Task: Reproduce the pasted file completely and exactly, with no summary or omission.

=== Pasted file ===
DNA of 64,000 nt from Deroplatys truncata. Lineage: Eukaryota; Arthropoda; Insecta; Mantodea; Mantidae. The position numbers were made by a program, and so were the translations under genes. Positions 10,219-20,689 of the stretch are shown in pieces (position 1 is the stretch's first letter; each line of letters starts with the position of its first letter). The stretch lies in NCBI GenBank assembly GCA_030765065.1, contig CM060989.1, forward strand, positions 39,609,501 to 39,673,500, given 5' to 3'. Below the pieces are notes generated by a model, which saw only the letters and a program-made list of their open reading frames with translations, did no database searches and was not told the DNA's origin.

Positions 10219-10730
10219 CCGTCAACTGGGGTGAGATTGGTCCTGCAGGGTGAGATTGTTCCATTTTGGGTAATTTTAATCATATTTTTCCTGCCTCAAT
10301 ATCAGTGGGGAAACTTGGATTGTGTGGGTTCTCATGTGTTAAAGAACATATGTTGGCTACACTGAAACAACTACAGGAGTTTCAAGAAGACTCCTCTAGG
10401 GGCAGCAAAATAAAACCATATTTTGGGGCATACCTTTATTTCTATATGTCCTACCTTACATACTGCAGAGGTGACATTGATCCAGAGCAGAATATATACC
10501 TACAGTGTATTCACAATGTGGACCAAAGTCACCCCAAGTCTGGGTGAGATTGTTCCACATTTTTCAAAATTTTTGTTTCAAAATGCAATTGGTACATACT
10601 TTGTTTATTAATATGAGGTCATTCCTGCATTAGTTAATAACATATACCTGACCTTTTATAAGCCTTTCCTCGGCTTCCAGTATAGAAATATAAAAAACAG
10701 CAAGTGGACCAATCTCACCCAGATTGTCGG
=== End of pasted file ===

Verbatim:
DNA of 64,000 nt from Deroplatys truncata. Lineage: Eukaryota; Arthropoda; Insecta; Mantodea; Mantidae. The position numbers were made by a program, and so were the translations under genes. Positions 10,219-20,689 of the stretch are shown in pieces (position 1 is the stretch's first letter; each line of letters starts with the position of its first letter). The stretch lies in NCBI GenBank assembly GCA_030765065.1, contig CM060989.1, forward strand, positions 39,609,501 to 39,673,500, given 5' to 3'. Below the pieces are notes generated by a model, which saw only the letters and a program-made list of their open reading frames with translations, did no database searches and was not told the DNA's origin.

Positions 10219-10730
10219 CCGTCAACTGGGGTGAGATTGGTCCTGCAGGGTGAGATTGTTCCATTTTGGGTAATTTTAATCATATTTTTCCTGCCTCAAT
10301 ATCAGTGGGGAAACTTGGATTGTGTGGGTTCTCATGTGTTAAAGAACATATGTTGGCTACACTGAAACAACTACAGGAGTTTCAAGAAGACTCCTCTAGG
10401 GGCAGCAAAATAAAACCATATTTTGGGGCATACCTTTATTTCTATATGTCCTACCTTACATACTGCAGAGGTGACATTGATCCAGAGCAGAATATATACC
10501 TACAGTGTATTCACAATGTGGACCAAAGTCACCCCAAGTCTGGGTGAGATTGTTCCACATTTTTCAAAATTTTTGTTTCAAAATGCAATTGGTACATACT
10601 TTGTTTATTAATATGAGGTCATTCCTGCATTAGTTAATAACATATACCTGACCTTTTATAAGCCTTTCCTCGGCTTCCAGTATAGAAATATAAAAAACAG
10701 CAAGTGGACCAATCTCACCCAGATTGTCGG